The week The Forward has an op-ed from Elliot Cosgrove, a young, dynamic rabbi out of Chicago, asking “Where Have All the Theologians Gone?” He astutely points out the dearth of thinkers contributing to the body of Jewish ideas and belief in the past 15 years:
The Jewish achievements of our age, and there are many, have overlooked the importance of Jewish belief. Our campus Hillels, federations, Holocaust museums, commitments to Israel and social justice work are all extraordinary feats, but they are cultural, institutional or political, not theological.
Ironically, the very successes of the Jewish community have also worked to the detriment of Jewish theological inquiry. The past 50 years have witnessed an extraordinary growth in Jewish studies programs and professors. But with very few exceptions, their achievements have been in journals and the classroom, not in the day to day of Jewish communal life. (MORE)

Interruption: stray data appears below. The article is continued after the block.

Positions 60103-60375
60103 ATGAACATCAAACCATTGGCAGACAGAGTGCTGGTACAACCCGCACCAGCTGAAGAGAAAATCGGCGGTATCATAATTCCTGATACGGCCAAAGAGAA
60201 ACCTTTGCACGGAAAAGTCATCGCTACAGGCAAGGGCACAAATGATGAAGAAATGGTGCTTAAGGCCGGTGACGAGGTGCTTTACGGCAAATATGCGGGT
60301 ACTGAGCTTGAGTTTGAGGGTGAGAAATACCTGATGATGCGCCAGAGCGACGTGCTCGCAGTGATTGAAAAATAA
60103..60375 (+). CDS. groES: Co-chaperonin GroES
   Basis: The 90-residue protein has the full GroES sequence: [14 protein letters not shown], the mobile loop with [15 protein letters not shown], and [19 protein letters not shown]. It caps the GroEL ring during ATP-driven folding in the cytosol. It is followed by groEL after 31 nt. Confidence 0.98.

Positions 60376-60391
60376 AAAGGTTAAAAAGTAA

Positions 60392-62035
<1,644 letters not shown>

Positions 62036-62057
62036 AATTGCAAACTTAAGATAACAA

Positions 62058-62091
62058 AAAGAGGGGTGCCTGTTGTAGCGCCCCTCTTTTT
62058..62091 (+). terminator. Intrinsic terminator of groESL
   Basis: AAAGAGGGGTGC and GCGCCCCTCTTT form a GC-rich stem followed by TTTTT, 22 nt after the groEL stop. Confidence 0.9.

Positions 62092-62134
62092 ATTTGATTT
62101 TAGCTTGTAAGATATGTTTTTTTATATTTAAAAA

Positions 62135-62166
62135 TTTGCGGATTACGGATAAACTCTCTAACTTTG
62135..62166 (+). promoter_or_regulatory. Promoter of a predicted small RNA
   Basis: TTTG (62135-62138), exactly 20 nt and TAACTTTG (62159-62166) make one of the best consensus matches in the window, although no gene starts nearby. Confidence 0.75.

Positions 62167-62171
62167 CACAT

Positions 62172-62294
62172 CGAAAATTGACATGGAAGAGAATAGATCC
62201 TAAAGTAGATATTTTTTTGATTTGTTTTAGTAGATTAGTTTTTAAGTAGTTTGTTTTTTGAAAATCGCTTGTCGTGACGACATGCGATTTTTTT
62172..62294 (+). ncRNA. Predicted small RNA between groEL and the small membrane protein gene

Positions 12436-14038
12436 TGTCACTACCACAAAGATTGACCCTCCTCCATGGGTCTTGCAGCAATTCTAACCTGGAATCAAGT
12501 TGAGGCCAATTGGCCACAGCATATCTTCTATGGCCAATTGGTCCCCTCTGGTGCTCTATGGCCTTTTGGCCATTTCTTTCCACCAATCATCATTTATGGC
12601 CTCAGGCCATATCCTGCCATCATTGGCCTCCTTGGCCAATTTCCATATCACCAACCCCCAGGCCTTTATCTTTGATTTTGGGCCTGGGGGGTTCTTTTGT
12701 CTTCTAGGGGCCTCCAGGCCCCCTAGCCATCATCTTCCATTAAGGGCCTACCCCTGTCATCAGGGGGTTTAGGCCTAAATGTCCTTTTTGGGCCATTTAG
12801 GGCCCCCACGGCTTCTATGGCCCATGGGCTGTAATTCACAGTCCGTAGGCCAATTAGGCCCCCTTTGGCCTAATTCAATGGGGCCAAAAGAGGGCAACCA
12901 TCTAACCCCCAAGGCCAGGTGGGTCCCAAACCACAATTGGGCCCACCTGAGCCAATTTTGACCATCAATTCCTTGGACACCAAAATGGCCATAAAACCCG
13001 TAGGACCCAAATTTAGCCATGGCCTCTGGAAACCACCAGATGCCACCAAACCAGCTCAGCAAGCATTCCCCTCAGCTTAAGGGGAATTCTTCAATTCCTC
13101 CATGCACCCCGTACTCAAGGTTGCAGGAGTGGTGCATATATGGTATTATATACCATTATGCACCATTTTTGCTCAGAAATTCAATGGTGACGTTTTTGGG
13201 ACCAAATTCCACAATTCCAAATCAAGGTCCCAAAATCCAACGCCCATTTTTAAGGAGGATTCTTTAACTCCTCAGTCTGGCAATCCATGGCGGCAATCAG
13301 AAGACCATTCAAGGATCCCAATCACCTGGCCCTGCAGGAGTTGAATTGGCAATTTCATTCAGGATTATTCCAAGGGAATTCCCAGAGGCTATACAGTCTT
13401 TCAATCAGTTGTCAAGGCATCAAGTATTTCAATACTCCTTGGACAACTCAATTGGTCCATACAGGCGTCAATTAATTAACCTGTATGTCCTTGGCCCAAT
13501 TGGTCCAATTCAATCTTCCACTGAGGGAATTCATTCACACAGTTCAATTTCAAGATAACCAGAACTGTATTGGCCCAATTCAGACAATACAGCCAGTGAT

His thoughts couldn’t be more poignant as the Jewish community struggles to find effective and captivating leaders across all sectors of life.
He issues a thought-provoking challenge, which so far has gone mostly unanswered:
It is incumbent upon every generation to formulate a theology that makes Judaism compelling to the Jews of its age.
The time is ours. Nevertheless, the question remains: Is anyone interested in being part of the conversation?